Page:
Friday, May 20, 2005

Go read Count Your Sheep

Holy crap, my blogging output has been pathetic. Two posts in one month? Sad - so very, very sad.

For a while now, I've been trying to think of something important, something meaningful, Something Deep to blog about.

Then I realized that was getting me nowhere, so now I'm here to pimp a webcomic. To whit: Adrian Ramos' Count Your Sheep.

Why read it?

The requisite comparison to a popular property: it's kinda like Calvin and Hobbes, if Calvin was a girl instead of a boy and Hobbes was an imaginary sheep and Calvin's mom was a young widow struggling to raise her only child on her own. Oh, and it's in various shades of blue.

Read it because it's cute without being cloying, endearing without being insufferable, touching without being maudlin. [Well, mostly. Ramos has his off days, same as anyone. But mostly? He's darn good.] It derives humor from the suffering of its characters - all the indignities of growing up plus the struggles of being a single parent - but it's bittersweet humor at times. Ramos makes us feel sympathy for his characters' hardships, even while we're chuckling at them. It's a difficult balancing act - to combine humor with pathos - but he does it quite well.

Read it because how many comic strips are about a single parent struggling - economically, emotionally, and in all other ways - to raise a bright child after the death of her spouse? How many comic strips mine both humor and pathos from the difficulties of single parenthood (helpful imaginary talking sheep notwithstanding)? The Funny and the Sympathy come as much from Katie's flights of fancy as they do from Laurie's latest emotional outburst or crying fit.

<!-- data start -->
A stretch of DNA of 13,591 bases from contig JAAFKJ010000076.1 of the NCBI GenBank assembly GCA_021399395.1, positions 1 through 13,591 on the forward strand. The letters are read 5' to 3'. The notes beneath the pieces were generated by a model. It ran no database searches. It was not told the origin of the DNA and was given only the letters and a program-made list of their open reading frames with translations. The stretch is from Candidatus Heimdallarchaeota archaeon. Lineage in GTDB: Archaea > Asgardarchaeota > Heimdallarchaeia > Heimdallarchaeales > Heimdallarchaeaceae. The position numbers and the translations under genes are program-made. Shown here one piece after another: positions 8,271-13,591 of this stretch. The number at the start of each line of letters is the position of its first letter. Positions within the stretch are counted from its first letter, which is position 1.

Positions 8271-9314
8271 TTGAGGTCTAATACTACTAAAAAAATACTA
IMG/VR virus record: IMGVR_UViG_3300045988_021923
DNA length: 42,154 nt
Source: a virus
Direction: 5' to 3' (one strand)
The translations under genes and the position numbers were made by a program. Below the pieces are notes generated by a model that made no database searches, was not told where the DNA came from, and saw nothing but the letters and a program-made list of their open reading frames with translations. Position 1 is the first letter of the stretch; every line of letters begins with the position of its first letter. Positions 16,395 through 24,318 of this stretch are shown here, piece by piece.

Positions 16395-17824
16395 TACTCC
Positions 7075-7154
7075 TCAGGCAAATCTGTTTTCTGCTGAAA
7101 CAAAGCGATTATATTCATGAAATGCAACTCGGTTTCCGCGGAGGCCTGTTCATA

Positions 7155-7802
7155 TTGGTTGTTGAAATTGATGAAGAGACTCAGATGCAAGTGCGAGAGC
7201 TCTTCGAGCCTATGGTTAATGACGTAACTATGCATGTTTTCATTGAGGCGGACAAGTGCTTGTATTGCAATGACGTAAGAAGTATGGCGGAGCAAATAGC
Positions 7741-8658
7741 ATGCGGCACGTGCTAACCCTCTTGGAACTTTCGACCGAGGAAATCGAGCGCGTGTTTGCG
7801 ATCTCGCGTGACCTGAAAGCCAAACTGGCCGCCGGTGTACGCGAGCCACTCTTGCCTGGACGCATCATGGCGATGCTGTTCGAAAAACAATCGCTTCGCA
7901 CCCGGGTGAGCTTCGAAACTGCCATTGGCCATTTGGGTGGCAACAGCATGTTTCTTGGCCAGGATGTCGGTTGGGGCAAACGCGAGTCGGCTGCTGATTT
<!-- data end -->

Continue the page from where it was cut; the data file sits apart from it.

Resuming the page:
Eric Burns of Websnark fame has already commented on CYS before - I'm mostly just pitching in with my tiny squeaky voice in support as well.

For me personally, part of why I like CYS is because it reminds me of a former co-worker of mine who was a young single mother. I won't go into the details, but suffice it to say that things were a lot tougher on her than they should've been - she didn't get the kind of support from others she should have, not even her own parents - and she could've let herself become bitter and angry about it. She didn't and I admired that about her. She worked hard to take care of her daughter and herself and she did it largely on her own.

Both she and her young daughter were two of the sweetest people I knew. She baked me a cake on my birthday, despite everything else she had to do, because...well, she was the sort of person who did that sort of thing for her co-workers. And I never did get to return the favor; we had already parted ways by the time her birthday rolled around.

I haven't seen her in years, but I wonder from time to time how they're doing and hope things got easier for her. So I read about Laurie and Katie and the difficulties in their lives and I think of my ex-co-worker again and the chocolate cake she fixed me and all the difficulties she doubtless tackled on her own as a working single mom because...well, she had to.

Sweet people deserve better.